Over the past few years, we have all heard claims that the lines between politics, news and entertainment are blurring. Commentators have speculated that people can no longer tell the difference between a news show about politics and an entertainment show about politics. Half news, half satiric commentary segments on shows like “Saturday Night Live” and Jon Stewart’s “The Daily Show” leave their audiences, mostly teens and young adults, confused about what is fact and what is funny. Until recently, I laughed off claims that this was a real problem. I was convinced that the line between political fact and political humor was there and that, if we tried, my peers and I could find that line. Stephen Colbert’s testimony at a House Judiciary Subcommittee hearing last Friday shattered that conviction.
Colbert, of Comedy Central’s “The Colbert Report,” was asked by Representative Zoe Lofgren, chairwoman of the House Judiciary Committee’s Subcommittee on Immigration, Refugees and Border Security, to testify in front of that committee’s hearing on “Protecting America’s Harvest.” Colbert’s qualifications? He spent a day working alongside migrant laborers in upstate New York. Yes, that’s right.
Rather than hear testimony from a real expert on the issue of migrant labor or from a real migrant laborer, the committee heard testimony from a comedian with a day’s worth of experience on a farm.
My opinion of the charade was soured even more when I actually heard Stephen Colbert’s testimony. Colbert chose to deliver his opening statement in character. For those of you who don’t know, the character that Colbert embodies on his show is an egotistical, right wing pundit. Colbert’s entire statement was peppered with one-liners like “I don’t want a tomato picked by a Mexican. I want it picked by an American, sliced by a Guatemalan and served by a Venezuelan in a spa where a Chilean gives me a Brazilian.” This might have been acceptable if his one-liners actually emphasized some sort of point, but they didn’t. They were just part of Colbert’s comedic routine.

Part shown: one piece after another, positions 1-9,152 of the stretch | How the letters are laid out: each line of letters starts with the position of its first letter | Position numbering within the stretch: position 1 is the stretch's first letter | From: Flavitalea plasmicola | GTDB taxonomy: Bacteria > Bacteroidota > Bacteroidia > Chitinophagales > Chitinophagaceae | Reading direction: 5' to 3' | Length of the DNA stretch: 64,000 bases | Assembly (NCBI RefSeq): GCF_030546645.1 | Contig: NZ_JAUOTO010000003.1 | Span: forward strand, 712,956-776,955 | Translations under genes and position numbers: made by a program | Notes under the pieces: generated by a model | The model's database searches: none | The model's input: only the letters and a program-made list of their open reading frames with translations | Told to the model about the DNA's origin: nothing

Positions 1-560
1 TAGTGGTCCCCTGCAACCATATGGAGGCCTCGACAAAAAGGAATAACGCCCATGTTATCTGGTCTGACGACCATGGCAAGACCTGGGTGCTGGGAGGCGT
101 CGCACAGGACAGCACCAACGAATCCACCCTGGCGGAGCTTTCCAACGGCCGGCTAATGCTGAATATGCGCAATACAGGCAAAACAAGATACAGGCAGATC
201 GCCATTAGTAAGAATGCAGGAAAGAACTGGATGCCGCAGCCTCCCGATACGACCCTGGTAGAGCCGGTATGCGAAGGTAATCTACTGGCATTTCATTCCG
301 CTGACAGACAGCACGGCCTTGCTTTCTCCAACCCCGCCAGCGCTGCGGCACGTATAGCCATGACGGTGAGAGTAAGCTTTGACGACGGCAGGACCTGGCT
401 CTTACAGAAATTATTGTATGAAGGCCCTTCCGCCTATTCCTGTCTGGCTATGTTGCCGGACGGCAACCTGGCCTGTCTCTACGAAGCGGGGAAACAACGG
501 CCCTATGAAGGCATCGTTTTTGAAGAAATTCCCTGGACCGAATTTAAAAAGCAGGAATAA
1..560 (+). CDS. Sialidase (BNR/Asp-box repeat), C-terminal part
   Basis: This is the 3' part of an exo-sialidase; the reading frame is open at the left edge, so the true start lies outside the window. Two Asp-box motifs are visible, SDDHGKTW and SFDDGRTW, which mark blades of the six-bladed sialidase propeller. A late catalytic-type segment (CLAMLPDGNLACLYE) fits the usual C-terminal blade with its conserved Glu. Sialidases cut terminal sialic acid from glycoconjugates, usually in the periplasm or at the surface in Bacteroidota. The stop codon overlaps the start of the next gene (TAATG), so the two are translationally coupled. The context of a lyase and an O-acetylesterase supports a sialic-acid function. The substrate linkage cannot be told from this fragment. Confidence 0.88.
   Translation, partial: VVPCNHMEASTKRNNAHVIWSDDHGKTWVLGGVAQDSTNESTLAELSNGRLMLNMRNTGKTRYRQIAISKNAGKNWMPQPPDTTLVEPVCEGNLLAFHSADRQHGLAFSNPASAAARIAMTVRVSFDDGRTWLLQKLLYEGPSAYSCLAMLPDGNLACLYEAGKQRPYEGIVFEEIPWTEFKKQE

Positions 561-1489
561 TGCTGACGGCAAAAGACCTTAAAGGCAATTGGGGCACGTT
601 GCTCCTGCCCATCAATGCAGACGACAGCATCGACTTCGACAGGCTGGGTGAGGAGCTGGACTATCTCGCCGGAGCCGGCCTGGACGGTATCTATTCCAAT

Stephen Colbert is a funny man. He makes light of politics and making light of politics, like making light of a lot of things, makes people laugh. But here’s the thing. A congressional hearing is not Comedy Central. Real politics affect real people’s lives in very real ways. It is not a laughing matter. I hope that Colbert’s travesty of a testimony will serve as a warning to politicians. Don’t invite entertainers to be a part of the political process unless they actually have some expert knowledge to share. Having Colbert at last Friday’s hearing certainly boosted its entertainment value, but politics is not entertainment, or at least it shouldn’t be.
Ayah Kamel is a senior Political Science and Global Studies major from Fargo. She has been verbally spouting opinions since she could talk and is happy to be able to write them down as a member of The Concordian’s opinion staff. Although Ayah does not yet know what the future holds for her, she has latent dreams of becoming the next Nicholas Kristof.